Passive loss limitation. (In Session).
The Budget Reconciliation Act of 1993 included a passive loss tax law change intended to allow individuals, whose primary business is real estate, to deduct rental property losses from their income. According to the Act, in order to deduct passive losses from rental activity, an individual must be a material participant in the real estate trade or business, and spend more than 750 hours and a minimum of 50 percent of their time in various real estate activities. Regulations released by the IRS in February 1995 were unfavorable to the real estate industry as they treated rental real estate activity differently than other real estate activity. Rules released in December 1995 were intended to allow individuals whose primary business is real estate to deduct rental property losses from income.
Taxpayers must qualify by either materially participating in at least 750 hours of real estate activities or devoting half their time annually to real estate activities. Additionally, if the taxpayer works in the real estate field, he or she must own at least 5 percent of the business in order for the time worked to count.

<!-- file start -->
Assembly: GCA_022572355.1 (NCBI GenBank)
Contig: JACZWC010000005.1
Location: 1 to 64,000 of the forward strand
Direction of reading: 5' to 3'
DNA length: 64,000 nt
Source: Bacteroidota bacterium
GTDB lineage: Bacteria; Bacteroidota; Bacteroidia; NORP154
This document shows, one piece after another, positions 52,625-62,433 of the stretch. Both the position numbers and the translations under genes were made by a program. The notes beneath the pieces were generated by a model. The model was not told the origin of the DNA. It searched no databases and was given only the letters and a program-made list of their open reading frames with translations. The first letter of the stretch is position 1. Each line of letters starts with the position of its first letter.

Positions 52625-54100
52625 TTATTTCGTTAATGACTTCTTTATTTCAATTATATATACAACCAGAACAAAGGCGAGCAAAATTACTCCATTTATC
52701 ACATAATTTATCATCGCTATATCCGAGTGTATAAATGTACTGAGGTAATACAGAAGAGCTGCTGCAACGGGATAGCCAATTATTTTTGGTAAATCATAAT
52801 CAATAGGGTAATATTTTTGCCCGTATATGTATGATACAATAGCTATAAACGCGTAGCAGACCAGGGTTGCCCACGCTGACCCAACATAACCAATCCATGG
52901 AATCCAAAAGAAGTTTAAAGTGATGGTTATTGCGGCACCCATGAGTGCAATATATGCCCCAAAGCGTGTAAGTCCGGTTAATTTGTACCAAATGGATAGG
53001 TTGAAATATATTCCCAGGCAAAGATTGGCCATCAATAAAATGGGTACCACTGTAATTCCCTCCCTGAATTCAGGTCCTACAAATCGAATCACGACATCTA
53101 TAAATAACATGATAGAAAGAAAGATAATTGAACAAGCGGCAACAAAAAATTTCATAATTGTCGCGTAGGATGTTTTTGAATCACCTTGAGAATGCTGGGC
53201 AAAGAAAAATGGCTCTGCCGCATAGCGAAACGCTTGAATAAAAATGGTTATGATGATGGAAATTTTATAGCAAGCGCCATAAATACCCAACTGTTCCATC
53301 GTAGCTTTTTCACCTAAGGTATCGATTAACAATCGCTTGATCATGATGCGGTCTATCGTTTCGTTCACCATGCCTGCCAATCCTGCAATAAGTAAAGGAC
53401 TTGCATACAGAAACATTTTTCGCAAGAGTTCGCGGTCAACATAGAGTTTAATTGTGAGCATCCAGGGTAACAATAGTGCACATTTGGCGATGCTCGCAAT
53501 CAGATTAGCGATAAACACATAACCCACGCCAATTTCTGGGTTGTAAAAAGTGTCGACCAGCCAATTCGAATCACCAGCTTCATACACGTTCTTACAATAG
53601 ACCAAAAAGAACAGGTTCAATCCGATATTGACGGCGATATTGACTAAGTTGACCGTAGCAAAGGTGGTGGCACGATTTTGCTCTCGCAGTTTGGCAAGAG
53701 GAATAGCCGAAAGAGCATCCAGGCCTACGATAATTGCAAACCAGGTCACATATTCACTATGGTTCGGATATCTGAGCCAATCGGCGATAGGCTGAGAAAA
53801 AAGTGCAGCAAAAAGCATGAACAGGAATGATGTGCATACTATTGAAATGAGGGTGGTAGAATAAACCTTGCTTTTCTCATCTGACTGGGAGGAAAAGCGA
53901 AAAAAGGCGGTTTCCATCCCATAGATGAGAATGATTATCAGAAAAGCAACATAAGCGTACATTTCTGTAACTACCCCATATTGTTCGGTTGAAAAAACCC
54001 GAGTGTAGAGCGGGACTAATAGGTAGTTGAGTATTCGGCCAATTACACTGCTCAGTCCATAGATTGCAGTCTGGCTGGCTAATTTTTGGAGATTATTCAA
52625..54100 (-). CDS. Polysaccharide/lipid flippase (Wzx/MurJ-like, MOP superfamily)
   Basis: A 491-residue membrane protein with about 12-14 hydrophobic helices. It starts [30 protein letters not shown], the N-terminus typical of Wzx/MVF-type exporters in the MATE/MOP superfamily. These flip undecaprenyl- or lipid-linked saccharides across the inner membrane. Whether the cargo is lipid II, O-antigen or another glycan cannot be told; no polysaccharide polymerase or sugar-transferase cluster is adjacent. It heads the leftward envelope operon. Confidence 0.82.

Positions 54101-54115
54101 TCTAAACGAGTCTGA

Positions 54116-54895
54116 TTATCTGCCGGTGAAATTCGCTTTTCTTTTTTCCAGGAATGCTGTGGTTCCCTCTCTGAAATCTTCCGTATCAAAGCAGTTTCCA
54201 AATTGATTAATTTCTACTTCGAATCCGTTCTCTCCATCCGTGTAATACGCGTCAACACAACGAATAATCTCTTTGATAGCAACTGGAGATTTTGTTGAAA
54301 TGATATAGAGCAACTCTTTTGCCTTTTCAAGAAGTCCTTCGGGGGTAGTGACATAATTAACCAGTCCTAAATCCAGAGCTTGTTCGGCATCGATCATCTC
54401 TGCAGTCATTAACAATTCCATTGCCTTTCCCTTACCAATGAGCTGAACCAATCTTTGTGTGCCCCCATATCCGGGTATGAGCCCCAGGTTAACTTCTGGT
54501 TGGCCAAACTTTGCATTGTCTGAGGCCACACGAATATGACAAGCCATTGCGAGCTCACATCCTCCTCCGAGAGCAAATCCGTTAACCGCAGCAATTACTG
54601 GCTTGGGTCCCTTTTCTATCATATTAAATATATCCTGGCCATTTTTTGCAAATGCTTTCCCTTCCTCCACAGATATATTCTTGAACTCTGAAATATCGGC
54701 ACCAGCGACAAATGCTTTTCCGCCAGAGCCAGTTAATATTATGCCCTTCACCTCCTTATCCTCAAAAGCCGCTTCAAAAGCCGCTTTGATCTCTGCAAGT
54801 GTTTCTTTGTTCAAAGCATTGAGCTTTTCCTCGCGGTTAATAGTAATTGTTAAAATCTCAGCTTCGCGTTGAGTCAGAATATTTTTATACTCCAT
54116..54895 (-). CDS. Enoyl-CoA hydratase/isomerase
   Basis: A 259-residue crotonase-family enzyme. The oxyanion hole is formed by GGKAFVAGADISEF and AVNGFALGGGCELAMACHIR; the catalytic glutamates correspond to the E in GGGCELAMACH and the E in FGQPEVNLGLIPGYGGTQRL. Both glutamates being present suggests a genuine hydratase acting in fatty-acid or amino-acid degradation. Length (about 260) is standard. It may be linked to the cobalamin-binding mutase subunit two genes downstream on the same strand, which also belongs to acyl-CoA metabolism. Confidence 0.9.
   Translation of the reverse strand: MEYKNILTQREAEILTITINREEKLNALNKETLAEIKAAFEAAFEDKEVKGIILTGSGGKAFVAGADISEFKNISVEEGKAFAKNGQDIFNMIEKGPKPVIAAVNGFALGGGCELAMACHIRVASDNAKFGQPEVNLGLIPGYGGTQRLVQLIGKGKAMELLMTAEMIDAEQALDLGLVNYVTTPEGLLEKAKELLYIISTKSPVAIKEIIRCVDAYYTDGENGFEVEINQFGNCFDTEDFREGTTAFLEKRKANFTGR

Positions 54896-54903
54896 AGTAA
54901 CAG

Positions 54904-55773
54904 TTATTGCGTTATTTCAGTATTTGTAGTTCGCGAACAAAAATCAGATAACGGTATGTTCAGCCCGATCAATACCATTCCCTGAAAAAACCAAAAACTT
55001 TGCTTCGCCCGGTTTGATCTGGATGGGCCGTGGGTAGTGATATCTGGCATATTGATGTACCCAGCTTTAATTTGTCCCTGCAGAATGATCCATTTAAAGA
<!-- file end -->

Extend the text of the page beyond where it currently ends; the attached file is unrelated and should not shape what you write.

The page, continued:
The Institute believes that active or material participants in real estate should be allowed to deduct all cash and non-cash rental losses against their other income and should be afforded the same benefits that other businesses have within the tax code. As part of the Budget Reconciliation Act of 1993, Congress qualified that real estate professionals who spend at least 750 hours and half their time annually in real estate activities will be permitted to use losses on rental real estate to offset any income. The Institute urges the IRS to revise passive tax loss regulations to mirror the original intent of federal legislators in enacting a change made in 1993 to the passive loss tax law.
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|Title Annotation:||rental property losses deductable from income|
|Publication:||Journal of Property Management|
|Date:||Jul 1, 2003|
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